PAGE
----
To test the difference strategic management made, we asked how each company's strategy was applied and what specific points of difference (from the past or from competitors) had resulted. Linkage between longer-term strategies and annual business plans tended to be weak. Non-financial measures of strategic deployment were not greatly used. Notably, companies that had clear and distinctive strategies could readily identify the specific points of differentiation that resulted and the value of those differentiators, while companies that appeared to have a more tactical and operational orientation could not.
Lastly, we asked interviewees about improvement opportunities. Most respondents felt they could improve their strategic management and governance and had specific ideas about how to do this. A number of respondents wanted to see "better" (and often younger) directors. Other common themes included more capital investment from external parties, greater freshness of view and ways to achieve greater real-world impact from a strategy.
PART 2: THE RESPONSE
The purpose of our work was to make strategic management more effective. Our conclusions therefore focused on directions for practical action by companies, Mendhurst or the Institute of Directors. Some conclusions also draw on Mendhurst's work with clients and public workshop participants.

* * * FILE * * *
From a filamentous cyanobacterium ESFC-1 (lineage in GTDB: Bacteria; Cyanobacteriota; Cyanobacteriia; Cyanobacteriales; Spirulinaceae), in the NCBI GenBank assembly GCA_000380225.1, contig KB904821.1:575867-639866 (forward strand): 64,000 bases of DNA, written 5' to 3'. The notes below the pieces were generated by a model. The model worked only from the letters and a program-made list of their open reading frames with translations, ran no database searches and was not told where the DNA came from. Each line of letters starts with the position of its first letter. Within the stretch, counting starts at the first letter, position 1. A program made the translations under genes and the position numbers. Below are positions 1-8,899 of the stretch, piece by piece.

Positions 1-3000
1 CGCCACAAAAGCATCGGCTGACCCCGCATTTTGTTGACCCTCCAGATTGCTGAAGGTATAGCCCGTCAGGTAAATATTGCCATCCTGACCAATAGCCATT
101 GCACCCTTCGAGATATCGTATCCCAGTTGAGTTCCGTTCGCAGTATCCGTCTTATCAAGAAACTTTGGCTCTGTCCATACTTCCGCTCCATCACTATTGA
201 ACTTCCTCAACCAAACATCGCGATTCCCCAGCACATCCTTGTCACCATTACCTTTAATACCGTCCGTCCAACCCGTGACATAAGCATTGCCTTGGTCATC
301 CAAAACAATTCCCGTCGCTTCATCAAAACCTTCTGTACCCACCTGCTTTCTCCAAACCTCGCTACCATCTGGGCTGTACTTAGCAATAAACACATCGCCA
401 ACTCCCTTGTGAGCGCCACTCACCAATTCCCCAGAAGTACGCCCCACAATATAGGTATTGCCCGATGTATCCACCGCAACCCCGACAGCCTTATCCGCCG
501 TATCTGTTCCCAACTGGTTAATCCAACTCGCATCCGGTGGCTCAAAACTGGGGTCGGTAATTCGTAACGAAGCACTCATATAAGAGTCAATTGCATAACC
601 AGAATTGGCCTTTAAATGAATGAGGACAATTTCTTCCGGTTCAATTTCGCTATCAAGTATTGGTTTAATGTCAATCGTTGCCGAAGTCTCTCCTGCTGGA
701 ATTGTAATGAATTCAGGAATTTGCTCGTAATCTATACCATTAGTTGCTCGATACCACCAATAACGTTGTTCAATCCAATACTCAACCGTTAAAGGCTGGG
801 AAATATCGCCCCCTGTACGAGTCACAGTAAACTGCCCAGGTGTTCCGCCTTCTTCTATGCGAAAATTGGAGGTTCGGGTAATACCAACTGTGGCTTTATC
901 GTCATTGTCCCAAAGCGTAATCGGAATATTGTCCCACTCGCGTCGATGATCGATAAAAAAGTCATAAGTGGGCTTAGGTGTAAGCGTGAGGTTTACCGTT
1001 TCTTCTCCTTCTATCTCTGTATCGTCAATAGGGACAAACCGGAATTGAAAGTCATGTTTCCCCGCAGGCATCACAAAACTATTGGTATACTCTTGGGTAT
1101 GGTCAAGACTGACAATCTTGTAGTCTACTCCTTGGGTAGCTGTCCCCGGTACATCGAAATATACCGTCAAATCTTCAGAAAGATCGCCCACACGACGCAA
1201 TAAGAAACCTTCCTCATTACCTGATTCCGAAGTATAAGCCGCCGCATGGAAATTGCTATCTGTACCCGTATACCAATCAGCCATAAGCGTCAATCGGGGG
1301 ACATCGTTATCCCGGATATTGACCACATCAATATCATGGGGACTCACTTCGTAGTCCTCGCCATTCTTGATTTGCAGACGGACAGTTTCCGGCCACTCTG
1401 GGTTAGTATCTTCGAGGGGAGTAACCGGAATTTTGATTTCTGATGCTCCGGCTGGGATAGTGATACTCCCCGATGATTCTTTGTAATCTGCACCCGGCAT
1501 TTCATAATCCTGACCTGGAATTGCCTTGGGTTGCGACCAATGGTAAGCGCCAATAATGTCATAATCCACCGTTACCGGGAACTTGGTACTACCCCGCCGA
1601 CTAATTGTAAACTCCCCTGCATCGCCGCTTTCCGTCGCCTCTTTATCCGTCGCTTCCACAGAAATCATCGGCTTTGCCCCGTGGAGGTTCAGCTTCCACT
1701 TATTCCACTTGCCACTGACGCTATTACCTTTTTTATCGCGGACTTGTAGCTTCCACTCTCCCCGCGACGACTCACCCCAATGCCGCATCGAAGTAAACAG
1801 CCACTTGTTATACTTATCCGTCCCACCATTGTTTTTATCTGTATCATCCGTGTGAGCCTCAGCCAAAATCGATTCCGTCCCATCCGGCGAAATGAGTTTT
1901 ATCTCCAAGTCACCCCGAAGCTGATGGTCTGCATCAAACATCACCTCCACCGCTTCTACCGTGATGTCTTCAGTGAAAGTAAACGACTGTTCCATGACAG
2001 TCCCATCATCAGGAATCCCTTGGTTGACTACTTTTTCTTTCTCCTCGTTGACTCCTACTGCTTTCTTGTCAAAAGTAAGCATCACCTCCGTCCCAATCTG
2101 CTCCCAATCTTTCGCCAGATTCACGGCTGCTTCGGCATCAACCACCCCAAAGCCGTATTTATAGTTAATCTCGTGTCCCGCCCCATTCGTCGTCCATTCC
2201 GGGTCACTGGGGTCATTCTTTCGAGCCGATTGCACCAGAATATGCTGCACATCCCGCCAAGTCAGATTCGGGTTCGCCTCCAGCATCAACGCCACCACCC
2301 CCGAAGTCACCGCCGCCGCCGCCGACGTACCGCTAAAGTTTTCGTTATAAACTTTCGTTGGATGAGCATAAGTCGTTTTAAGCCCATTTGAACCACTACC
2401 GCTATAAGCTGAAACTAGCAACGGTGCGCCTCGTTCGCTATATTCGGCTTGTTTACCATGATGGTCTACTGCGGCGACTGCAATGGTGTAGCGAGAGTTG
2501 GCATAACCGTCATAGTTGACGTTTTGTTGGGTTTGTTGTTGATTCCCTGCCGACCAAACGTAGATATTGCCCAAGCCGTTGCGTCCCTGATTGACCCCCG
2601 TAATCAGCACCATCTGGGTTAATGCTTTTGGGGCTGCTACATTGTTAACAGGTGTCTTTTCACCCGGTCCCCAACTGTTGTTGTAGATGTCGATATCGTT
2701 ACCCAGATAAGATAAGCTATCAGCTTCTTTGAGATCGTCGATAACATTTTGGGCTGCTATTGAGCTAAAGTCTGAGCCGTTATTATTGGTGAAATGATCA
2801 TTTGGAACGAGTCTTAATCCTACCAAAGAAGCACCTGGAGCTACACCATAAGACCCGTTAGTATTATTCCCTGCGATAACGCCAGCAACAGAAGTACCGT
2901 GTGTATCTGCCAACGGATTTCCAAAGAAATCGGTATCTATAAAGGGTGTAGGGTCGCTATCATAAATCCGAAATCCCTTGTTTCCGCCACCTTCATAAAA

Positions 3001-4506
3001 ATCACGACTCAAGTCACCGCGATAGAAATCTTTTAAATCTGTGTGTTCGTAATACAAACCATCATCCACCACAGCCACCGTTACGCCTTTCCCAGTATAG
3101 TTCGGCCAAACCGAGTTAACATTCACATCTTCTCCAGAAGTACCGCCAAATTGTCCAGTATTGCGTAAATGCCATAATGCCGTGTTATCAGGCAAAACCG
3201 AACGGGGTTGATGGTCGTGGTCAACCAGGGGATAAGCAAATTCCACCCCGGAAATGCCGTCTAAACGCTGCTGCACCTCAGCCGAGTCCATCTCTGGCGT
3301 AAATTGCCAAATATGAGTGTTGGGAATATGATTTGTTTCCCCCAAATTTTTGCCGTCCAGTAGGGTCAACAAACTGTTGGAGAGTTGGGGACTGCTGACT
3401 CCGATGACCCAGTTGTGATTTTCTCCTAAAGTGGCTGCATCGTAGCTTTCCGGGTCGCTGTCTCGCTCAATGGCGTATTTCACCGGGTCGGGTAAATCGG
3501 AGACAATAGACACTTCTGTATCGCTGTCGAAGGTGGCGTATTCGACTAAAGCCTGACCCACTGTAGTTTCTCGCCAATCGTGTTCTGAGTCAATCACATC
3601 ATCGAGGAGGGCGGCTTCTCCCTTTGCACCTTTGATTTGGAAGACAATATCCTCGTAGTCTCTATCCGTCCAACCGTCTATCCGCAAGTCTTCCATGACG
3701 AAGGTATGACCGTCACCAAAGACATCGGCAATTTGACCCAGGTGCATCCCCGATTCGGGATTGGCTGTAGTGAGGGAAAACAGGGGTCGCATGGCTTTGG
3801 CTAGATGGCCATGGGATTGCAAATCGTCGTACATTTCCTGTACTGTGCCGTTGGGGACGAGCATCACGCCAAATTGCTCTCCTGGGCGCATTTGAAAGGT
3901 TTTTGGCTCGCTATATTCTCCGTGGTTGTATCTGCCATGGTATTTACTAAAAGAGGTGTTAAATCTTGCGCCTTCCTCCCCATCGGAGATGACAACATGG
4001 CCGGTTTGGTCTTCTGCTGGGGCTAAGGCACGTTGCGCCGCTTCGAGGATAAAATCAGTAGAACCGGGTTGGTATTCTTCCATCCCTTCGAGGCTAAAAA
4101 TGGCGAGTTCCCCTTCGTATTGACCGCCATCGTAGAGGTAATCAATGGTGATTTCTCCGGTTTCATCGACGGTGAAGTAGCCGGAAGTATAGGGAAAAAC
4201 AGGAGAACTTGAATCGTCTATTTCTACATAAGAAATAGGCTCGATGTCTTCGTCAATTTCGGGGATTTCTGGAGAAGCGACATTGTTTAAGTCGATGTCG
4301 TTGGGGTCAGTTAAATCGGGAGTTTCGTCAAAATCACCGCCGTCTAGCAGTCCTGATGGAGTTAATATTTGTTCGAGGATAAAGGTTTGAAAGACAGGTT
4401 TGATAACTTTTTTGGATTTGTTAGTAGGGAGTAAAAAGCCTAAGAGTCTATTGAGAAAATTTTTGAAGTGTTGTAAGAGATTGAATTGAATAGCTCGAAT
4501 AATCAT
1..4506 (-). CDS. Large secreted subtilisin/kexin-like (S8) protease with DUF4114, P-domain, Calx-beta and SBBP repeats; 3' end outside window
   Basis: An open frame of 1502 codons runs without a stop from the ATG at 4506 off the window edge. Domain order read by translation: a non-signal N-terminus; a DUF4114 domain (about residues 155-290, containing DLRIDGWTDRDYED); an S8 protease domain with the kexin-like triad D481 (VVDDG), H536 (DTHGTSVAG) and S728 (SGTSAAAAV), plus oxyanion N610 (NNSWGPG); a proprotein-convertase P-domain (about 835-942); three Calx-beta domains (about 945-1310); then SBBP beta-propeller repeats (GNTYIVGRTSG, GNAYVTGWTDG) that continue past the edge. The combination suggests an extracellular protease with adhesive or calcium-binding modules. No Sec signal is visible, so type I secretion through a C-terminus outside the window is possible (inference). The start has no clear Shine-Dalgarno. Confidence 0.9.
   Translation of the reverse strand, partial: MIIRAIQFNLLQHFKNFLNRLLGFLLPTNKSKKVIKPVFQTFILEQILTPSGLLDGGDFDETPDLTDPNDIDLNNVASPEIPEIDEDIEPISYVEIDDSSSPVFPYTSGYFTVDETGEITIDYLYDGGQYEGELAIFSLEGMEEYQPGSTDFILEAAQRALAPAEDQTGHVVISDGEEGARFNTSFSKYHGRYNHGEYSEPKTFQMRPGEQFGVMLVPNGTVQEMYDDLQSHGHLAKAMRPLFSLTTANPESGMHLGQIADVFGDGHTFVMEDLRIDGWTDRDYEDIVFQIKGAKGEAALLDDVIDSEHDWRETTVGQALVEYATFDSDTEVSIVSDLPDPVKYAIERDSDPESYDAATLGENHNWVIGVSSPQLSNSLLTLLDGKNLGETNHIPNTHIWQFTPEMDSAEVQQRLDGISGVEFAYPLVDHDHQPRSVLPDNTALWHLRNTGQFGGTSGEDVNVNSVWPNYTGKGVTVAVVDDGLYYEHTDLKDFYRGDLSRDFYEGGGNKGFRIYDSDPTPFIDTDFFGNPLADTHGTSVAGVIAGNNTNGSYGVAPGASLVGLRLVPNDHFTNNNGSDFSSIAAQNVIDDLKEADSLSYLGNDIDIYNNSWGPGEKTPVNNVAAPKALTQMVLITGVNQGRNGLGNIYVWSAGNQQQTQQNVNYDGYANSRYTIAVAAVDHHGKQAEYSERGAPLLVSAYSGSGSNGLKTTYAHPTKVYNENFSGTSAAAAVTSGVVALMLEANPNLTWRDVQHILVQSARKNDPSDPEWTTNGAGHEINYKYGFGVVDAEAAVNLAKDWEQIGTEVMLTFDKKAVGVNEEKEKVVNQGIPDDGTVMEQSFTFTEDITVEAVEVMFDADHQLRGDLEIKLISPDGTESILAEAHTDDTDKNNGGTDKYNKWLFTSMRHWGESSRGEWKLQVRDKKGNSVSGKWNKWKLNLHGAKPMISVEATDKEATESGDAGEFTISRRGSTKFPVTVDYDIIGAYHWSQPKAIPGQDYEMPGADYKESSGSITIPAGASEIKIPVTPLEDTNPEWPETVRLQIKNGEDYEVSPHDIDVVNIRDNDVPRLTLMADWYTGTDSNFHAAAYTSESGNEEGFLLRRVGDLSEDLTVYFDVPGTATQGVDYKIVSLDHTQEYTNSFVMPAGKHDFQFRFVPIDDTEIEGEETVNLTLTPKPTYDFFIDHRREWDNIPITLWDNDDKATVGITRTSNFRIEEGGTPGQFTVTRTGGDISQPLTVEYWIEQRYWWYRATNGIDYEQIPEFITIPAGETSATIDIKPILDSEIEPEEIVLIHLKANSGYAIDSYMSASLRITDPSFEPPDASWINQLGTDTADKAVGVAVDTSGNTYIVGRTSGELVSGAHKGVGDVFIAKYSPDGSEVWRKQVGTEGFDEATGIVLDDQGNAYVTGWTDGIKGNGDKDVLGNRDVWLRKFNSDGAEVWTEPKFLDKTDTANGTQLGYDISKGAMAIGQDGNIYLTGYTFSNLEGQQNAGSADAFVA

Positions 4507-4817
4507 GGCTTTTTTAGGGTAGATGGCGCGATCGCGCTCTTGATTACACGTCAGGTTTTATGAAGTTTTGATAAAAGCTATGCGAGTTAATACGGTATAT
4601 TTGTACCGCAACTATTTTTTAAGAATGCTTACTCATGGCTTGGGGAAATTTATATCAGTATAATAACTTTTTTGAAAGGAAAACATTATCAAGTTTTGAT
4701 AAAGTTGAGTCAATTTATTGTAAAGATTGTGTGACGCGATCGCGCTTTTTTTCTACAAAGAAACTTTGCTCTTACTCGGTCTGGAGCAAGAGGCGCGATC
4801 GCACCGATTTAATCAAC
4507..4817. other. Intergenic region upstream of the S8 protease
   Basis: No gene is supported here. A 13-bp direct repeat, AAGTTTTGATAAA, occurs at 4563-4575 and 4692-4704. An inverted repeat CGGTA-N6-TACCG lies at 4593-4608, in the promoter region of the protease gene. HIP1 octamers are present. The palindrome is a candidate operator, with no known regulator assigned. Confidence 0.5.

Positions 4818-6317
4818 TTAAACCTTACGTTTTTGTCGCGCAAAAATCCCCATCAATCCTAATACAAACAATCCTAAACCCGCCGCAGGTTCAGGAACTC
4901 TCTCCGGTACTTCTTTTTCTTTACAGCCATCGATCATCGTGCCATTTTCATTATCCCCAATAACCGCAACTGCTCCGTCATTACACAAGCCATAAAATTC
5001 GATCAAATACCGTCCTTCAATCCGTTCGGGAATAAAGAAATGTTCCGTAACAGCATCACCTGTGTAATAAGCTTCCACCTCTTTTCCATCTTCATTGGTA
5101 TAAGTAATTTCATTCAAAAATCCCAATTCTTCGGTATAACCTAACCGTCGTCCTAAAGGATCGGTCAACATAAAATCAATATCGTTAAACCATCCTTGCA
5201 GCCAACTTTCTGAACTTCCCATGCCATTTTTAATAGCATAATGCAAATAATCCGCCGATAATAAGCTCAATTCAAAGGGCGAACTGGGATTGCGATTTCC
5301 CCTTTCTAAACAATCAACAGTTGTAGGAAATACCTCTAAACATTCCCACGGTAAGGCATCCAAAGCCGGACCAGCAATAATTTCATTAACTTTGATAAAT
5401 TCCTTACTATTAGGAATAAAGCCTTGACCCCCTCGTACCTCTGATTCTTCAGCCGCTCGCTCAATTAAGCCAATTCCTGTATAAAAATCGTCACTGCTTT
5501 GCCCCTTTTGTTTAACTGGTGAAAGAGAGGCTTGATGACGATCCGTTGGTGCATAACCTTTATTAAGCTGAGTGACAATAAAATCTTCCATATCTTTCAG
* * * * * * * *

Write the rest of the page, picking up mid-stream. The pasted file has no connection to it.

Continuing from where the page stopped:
Most fundamentally, successful entrepreneurs are strongly individual. Programmes based on standard management/governance models or collective action by "New Zealand Ltd" are likely to miss the boat. Strategic management support needs to be customised to individual companies and focus on the actual needs and wants companies and their managers have, not on what they "should be doing".
We found most companies do not value theory or complexity. They want strategic management advice and support to apply practicality and simplicity. There was support for a number of the tools we regularly use with clients and workshop participants:
Some of the other ideas that emerged suggested that issues we have worked on with individual clients in fact have wider relevance:
Other responses identified continuing or new development directions for bodies like the Institute of Directors or desirable changes across the wider community:
Implications for New Zealand